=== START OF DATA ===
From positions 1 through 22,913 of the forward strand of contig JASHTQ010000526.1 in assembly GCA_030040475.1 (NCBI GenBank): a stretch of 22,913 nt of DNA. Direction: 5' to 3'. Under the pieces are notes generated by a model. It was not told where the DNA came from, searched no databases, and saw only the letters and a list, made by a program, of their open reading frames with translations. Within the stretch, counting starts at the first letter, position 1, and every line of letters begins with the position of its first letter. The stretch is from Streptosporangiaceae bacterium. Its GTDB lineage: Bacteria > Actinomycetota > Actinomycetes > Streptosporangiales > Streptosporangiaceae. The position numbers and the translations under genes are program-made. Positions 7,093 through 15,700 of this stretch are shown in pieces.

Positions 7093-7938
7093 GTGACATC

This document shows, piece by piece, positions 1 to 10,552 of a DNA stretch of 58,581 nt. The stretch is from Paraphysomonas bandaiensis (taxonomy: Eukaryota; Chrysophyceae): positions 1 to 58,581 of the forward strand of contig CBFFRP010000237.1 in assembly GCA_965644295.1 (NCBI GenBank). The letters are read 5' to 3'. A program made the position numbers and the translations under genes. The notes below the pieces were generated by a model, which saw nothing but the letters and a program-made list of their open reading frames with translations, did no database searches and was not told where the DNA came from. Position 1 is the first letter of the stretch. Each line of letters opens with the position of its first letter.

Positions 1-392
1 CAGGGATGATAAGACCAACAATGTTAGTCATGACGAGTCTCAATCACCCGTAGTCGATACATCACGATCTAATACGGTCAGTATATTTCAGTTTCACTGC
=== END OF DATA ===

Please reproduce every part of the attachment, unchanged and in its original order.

From positions 1 through 22,913 of the forward strand of contig JASHTQ010000526.1 in assembly GCA_030040475.1 (NCBI GenBank): a stretch of 22,913 nt of DNA. Direction: 5' to 3'. Under the pieces are notes generated by a model. It was not told where the DNA came from, searched no databases, and saw only the letters and a list, made by a program, of their open reading frames with translations. Within the stretch, counting starts at the first letter, position 1, and every line of letters begins with the position of its first letter. The stretch is from Streptosporangiaceae bacterium. Its GTDB lineage: Bacteria > Actinomycetota > Actinomycetes > Streptosporangiales > Streptosporangiaceae. The position numbers and the translations under genes are program-made. Positions 7,093 through 15,700 of this stretch are shown in pieces.

Positions 7093-7938
7093 GTGACATC

This document shows, piece by piece, positions 1 to 10,552 of a DNA stretch of 58,581 nt. The stretch is from Paraphysomonas bandaiensis (taxonomy: Eukaryota; Chrysophyceae): positions 1 to 58,581 of the forward strand of contig CBFFRP010000237.1 in assembly GCA_965644295.1 (NCBI GenBank). The letters are read 5' to 3'. A program made the position numbers and the translations under genes. The notes below the pieces were generated by a model, which saw nothing but the letters and a program-made list of their open reading frames with translations, did no database searches and was not told where the DNA came from. Position 1 is the first letter of the stretch. Each line of letters opens with the position of its first letter.

Positions 1-392
1 CAGGGATGATAAGACCAACAATGTTAGTCATGACGAGTCTCAATCACCCGTAGTCGATACATCACGATCTAATACGGTCAGTATATTTCAGTTTCACTGC